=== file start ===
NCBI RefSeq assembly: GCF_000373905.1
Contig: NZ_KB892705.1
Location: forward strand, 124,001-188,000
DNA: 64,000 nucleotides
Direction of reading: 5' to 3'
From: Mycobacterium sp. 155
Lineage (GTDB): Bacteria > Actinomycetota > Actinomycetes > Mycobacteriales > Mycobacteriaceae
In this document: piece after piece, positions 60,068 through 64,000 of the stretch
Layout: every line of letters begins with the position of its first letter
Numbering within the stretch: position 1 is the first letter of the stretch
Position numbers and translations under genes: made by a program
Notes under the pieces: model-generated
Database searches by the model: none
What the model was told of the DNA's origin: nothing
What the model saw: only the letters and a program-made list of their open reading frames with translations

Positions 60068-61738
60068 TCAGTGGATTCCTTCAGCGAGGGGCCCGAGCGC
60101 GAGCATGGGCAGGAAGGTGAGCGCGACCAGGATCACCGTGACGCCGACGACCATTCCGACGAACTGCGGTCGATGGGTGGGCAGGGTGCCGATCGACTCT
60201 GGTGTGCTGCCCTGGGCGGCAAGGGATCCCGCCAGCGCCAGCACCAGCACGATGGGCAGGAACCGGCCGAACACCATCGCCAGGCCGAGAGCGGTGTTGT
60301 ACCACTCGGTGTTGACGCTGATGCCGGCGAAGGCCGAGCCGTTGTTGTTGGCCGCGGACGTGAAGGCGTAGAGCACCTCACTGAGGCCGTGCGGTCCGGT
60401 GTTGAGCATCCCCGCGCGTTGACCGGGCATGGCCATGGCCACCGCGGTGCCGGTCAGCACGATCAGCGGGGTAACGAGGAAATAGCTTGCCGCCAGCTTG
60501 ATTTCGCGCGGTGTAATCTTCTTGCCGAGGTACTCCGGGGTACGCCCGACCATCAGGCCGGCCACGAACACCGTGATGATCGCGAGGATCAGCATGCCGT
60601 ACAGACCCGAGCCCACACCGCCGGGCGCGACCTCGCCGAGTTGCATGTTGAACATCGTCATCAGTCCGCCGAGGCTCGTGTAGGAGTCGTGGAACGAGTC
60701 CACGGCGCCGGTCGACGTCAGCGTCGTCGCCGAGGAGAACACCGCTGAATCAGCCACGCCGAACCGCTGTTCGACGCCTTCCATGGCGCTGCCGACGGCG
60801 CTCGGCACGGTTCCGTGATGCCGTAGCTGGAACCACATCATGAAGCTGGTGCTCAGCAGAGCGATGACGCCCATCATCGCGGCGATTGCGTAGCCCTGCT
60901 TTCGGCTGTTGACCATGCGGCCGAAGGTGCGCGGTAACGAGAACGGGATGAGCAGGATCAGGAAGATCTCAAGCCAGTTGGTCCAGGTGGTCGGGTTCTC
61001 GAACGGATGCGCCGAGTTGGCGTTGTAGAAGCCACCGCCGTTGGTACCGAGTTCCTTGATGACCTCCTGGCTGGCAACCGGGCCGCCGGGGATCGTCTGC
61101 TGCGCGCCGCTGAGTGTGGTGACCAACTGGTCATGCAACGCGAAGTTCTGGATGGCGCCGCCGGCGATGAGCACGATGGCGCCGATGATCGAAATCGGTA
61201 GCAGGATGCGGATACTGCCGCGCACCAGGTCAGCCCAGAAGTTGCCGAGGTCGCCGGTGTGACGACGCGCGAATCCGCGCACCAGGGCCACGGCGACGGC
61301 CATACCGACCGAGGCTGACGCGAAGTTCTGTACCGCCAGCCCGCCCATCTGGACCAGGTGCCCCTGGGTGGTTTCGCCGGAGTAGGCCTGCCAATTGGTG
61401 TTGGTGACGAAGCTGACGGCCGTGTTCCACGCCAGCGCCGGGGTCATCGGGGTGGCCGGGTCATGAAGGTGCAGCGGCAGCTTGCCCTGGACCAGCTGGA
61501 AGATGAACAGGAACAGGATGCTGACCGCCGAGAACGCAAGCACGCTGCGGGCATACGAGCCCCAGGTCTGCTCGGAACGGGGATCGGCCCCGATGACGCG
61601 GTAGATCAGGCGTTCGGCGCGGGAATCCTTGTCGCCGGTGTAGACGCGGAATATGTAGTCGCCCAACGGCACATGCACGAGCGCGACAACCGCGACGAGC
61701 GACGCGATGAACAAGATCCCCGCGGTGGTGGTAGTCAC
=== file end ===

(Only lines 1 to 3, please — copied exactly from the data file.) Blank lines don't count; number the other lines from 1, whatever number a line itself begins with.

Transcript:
NCBI RefSeq assembly: GCF_000373905.1
Contig: NZ_KB892705.1
Location: forward strand, 124,001-188,000